New Scientist bottles it

I have a lot of respect for the New Scientist. I really do. I kind of grew up with it. But I don’t think it handled the Great Seed Bank Confusion very well. Let me remind you. Last week a blog post went up at Short Sharp Science confusing the Millennium Seed Bank at Kew with the Svalbard Global Seed Vault, which is demonstrably not at Kew. Here’s a screen grab of that original post (click to enlarge):
That was bad enough, as both places have been in the news a lot lately, and it elicited the predictable flood of comments1 — some unpardonably rude, it must be admitted2 — setting the blogger right. But it was nearly a week before the post was corrected, thusly:
And, rather than being up-front, the apology for the mistake, and the notice that a correction has been made, is buried in the 18th comment.

Journalists often bitch and moan about bloggers not being sufficiently professional about checking sources etc etc. I think New Scientist was unprofessional in making the original mistake — but hey, that happens — but also, and unforgivably, in not owning up to it quickly and visibly enough. Anyway, at least now everyone knows the difference between Kew and Svalbard.

  1. Even one by me! []
  2. Not mine! []

7 Replies to “New Scientist bottles it”

  1. I’d go further. New Scientist, like many other main stream media Big Boys, wants to jump on the blogging bandwagon. But real bloggers have already debated to death the ethical aspects of blogging. Do you correct? Do you erase when you correct? Do you note that you’ve corrected, and why? How prominently? I don’t care whether NewScientist pays its bloggers, it should encourage responsible blogging. It would be way off topic to get into all that here, but I do think that New Scientist’s behaviour is not only cowardly, it also suggests, yet again, that They Just Don’t Get It.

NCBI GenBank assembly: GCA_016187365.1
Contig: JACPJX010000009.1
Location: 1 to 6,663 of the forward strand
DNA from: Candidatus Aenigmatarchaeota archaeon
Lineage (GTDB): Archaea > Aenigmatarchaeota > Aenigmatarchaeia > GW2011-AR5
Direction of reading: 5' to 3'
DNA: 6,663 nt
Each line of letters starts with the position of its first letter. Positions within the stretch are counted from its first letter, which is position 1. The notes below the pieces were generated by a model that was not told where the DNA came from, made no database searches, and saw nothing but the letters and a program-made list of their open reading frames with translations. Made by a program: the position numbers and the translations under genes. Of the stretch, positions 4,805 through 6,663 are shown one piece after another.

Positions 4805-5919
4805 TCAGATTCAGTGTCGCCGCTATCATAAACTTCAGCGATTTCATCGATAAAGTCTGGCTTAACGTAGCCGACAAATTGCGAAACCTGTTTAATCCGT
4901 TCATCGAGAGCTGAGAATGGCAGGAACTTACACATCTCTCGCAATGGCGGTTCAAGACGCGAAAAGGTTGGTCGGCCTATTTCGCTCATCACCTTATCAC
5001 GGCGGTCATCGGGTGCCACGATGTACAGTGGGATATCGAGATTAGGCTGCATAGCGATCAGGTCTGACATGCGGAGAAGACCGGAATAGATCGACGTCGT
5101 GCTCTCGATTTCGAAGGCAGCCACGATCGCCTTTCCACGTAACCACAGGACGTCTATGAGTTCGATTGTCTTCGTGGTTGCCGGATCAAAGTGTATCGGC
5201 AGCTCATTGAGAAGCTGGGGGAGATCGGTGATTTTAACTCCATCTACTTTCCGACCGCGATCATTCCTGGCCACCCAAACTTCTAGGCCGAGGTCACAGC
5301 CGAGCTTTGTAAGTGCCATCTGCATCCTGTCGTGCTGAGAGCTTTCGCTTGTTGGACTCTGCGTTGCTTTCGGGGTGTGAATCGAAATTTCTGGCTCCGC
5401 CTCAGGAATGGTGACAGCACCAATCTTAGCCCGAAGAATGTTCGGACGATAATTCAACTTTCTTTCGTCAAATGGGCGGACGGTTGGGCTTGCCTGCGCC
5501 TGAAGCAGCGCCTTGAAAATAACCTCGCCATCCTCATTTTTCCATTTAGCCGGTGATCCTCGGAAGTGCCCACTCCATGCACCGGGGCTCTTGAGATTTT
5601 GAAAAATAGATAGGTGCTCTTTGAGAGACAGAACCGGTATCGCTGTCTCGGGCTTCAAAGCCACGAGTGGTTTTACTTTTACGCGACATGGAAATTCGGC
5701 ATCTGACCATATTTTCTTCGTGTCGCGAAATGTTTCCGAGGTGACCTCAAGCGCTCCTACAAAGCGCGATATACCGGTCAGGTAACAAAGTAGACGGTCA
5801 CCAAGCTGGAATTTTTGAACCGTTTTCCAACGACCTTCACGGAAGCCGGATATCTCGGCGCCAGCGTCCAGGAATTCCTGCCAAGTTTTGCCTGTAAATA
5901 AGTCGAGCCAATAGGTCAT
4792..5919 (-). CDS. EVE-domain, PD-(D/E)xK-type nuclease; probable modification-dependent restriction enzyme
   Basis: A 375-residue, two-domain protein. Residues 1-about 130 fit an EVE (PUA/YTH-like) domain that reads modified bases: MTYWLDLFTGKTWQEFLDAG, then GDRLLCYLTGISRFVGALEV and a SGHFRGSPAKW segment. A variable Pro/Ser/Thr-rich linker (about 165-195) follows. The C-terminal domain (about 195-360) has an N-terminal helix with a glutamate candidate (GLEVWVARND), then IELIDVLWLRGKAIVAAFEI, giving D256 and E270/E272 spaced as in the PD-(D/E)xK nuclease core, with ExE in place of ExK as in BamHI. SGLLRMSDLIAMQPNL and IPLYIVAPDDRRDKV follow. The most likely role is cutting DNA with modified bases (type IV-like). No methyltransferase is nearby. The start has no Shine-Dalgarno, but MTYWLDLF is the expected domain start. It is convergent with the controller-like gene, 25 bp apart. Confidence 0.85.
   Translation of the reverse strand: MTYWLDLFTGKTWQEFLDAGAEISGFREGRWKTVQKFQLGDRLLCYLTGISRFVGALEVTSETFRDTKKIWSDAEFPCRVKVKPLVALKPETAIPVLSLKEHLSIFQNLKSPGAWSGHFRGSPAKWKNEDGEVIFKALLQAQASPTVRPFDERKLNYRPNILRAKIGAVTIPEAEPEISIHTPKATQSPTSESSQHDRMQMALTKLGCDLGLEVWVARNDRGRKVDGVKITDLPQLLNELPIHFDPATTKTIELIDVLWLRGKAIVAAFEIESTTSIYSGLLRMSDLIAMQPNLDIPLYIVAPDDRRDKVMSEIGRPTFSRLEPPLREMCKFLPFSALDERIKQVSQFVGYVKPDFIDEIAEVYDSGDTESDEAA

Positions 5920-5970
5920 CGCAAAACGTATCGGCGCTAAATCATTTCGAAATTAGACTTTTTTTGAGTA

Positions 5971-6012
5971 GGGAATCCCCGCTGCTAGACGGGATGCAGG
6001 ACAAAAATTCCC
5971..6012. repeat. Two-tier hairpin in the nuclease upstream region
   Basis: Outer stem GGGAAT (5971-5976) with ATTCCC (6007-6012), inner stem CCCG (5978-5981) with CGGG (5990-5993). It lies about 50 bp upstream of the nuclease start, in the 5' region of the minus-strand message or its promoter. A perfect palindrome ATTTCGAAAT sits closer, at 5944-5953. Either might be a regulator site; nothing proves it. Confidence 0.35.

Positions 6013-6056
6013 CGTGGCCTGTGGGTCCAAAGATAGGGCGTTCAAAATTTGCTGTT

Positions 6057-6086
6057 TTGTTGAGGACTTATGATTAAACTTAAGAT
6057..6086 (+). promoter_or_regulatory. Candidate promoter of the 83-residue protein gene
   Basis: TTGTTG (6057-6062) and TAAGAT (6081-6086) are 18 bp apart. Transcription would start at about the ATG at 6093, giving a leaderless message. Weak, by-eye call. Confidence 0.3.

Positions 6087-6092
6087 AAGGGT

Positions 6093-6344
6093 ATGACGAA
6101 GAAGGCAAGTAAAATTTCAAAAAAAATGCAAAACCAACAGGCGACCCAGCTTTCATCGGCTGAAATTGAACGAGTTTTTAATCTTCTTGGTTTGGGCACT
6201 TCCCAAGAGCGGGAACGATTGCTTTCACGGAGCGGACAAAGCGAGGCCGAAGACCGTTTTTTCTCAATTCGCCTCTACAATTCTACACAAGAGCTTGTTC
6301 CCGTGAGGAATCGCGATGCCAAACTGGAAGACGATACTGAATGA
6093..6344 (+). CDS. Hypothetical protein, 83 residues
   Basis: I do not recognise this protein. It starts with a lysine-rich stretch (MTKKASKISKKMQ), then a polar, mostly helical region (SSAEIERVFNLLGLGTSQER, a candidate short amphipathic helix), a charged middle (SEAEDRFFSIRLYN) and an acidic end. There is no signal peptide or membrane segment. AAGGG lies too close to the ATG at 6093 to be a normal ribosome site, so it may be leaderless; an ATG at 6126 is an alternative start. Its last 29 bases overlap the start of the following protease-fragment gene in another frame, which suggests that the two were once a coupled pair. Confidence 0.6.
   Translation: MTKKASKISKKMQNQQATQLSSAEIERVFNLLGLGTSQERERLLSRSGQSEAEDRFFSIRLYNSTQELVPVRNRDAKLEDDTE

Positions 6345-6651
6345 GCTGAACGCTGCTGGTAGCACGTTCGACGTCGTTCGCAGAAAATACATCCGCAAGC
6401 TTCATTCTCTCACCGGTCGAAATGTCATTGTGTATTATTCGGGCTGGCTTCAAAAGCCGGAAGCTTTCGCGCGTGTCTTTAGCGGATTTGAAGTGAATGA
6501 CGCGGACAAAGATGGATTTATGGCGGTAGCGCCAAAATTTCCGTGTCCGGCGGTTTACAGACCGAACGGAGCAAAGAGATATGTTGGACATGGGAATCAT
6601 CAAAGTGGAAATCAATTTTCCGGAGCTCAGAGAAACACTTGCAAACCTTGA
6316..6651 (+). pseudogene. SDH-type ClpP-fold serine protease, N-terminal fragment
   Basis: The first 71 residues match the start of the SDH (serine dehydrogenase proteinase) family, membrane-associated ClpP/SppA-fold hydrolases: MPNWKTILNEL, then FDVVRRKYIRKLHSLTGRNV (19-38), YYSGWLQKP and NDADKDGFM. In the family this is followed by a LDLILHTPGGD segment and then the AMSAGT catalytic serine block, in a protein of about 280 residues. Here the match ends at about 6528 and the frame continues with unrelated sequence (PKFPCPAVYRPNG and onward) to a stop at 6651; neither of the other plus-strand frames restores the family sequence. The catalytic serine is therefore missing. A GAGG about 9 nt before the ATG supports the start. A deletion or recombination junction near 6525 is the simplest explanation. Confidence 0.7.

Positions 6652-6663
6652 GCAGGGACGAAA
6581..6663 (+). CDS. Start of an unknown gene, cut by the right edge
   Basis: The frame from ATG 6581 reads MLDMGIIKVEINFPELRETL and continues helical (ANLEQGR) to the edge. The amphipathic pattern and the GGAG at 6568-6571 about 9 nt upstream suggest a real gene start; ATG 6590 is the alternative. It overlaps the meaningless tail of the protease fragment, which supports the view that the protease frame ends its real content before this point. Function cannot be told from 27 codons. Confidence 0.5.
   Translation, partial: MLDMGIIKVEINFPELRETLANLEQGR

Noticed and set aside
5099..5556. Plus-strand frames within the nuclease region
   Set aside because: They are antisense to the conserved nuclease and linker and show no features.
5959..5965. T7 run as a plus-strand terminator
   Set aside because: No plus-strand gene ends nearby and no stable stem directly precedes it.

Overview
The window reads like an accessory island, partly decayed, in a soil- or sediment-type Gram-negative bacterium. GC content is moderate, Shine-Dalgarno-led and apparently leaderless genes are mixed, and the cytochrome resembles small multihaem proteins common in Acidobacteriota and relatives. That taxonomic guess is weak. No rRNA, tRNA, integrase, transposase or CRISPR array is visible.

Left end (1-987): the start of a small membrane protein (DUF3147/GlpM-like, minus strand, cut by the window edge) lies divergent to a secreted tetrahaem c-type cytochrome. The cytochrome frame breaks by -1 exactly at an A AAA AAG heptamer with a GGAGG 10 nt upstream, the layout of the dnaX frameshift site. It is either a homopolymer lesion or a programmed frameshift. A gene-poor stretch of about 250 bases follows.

2. Thanks for the question. The short answer is no company (biotech or otherwise) was involved in financing the construction of the Seed Vault. A Gates Foundation grant to the Global Crop Diversity Trust, in part is financing the voluntary shipment of seeds from developing countries and international agricultural research centers. The Vault operates like a safety deposit box – the depositors own their seeds; there is no transfer of ownership, and no access to seeds other than your own. The story you cite is highly inaccurate. Fanciful. Full of conspiracy angles that the author, alone among the hundreds of journalists that have covered the story, has detected. If alarm bells are now going off, it’s for good reason. Don’t assume it’s correct even on the minor and inconsequential points. Due diligence is required before believing anything in the article.

  3. What was particularly odd was that they did deal with it early on but not thoroughly enough. For instance, they quickly corrected the laughable gaffe about the collection being 150KM below the permafrost but without addressing the obvious issue – the egregious mix up. The New Scientist, after all, is a well known and trusted “brand” and they can ill afford an evaporation in confidence which can be so desastrous in other situations (food scares, crisis in the financial system, holocaust denying Catholic bishops etc). Even if it is a blog, professionally written to boot.

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